3 Common Financial Planning Mistakes Millennials Make — And How To Solve Them
This article was originally written for and published on Forbes
As a financial advisor and owner of an independent financial planning firm in Boston that specializes in helping 30- and 40-somethings with wealth management, I’ve had thousands of conversations with up-and-coming professionals about their money.
A lot of those conversations focus on how to manage their challenges and maximize their financial opportunities — which include leveraging strong incomes to build significant assets.
But some of the conversations I have with people are about how they can undo some of the serious missteps they made before they reached out to a financial planner for help.
While it’s important to talk about what to do right, we also need to acknowledge some of the most common mistakes people make with financial planning. By doing so, you may be able to learn from where things went sideways for someone else and avoid some wrong turns along your own journey.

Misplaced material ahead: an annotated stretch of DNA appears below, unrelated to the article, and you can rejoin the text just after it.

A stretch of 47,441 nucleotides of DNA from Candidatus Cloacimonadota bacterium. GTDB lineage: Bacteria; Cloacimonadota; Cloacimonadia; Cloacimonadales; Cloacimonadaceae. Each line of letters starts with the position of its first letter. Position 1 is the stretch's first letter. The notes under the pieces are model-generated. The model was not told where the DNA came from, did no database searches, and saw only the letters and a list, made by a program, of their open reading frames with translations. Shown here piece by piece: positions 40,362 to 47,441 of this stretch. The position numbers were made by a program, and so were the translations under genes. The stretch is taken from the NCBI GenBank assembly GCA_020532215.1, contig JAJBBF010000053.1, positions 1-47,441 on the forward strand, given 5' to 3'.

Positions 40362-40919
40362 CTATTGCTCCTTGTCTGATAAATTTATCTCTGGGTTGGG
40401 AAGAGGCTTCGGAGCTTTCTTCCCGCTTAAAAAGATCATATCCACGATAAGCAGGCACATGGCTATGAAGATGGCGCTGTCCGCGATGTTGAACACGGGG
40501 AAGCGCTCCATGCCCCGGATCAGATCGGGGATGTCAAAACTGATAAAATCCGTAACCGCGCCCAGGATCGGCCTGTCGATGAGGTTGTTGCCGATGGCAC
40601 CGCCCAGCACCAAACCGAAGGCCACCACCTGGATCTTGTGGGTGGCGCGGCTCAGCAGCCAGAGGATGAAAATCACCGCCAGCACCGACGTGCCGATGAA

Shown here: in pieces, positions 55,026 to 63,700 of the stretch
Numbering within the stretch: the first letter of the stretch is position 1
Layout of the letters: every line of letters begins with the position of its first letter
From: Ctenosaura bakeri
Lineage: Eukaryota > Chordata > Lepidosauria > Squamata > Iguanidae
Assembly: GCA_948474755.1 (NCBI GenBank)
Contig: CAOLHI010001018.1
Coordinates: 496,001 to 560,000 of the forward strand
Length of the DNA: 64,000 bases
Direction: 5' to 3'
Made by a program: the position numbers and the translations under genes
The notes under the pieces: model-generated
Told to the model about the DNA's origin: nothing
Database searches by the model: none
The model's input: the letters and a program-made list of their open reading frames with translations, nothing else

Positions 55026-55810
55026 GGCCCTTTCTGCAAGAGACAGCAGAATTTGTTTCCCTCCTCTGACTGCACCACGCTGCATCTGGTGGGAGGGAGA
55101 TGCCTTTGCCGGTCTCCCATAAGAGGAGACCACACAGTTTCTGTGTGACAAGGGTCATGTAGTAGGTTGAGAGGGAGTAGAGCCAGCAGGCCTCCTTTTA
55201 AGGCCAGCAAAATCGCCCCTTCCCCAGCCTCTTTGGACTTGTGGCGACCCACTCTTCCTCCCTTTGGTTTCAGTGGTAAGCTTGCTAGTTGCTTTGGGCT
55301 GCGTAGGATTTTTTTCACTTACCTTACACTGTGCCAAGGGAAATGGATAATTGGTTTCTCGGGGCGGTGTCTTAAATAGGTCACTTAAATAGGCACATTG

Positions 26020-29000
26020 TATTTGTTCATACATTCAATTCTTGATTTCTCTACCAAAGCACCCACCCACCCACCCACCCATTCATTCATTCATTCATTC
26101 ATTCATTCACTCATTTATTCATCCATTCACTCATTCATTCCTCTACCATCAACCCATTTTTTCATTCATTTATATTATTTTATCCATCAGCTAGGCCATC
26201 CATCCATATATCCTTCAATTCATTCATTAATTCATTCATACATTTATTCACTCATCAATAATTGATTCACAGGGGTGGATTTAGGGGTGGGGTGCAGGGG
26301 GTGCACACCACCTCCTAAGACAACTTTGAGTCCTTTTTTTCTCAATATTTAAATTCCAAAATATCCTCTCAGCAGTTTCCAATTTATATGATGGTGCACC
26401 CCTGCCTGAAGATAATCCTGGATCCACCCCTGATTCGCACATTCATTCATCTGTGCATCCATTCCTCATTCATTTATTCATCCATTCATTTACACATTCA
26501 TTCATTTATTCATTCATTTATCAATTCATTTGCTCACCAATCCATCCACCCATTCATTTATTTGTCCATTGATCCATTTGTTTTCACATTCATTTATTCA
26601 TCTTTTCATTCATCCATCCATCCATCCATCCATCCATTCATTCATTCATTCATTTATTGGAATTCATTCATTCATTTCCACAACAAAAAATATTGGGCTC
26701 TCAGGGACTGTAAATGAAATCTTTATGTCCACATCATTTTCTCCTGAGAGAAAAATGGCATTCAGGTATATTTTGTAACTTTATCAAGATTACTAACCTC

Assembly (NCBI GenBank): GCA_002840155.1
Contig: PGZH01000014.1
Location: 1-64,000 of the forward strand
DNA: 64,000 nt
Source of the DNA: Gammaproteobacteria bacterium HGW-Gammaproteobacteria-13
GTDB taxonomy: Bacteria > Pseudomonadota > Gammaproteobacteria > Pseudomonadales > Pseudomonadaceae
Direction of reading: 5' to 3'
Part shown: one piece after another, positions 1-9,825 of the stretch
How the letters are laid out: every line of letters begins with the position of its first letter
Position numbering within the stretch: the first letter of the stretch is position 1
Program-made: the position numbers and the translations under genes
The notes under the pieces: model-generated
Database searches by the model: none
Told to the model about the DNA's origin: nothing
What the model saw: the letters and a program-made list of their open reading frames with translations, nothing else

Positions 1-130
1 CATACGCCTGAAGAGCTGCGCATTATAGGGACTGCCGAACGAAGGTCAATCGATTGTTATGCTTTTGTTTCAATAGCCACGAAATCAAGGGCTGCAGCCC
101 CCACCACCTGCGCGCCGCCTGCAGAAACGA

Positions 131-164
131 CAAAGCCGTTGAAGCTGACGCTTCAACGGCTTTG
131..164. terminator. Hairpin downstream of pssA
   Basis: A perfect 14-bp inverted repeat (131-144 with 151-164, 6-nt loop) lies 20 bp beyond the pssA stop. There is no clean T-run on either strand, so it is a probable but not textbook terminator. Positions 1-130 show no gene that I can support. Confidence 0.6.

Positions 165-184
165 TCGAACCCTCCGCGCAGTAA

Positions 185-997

Here are some common ways we see folks get in their own way on the road to financial success — and what you can do to avoid the same mistakes or solve these problems in your own life:
1. Being Too Aggressive With Your Assumptions
The nature of financial planning requires you to do some amount of guesswork about what may happen in the future. You have to make a lot of assumptions with variables including your income, expenses, cash flow, investment returns, and more in order to model out potential scenarios.
Making these assumptions far too aggressive may be the most common mistake I see people make with their planning. In this case, “aggressive” could be a synonym for “optimistic.”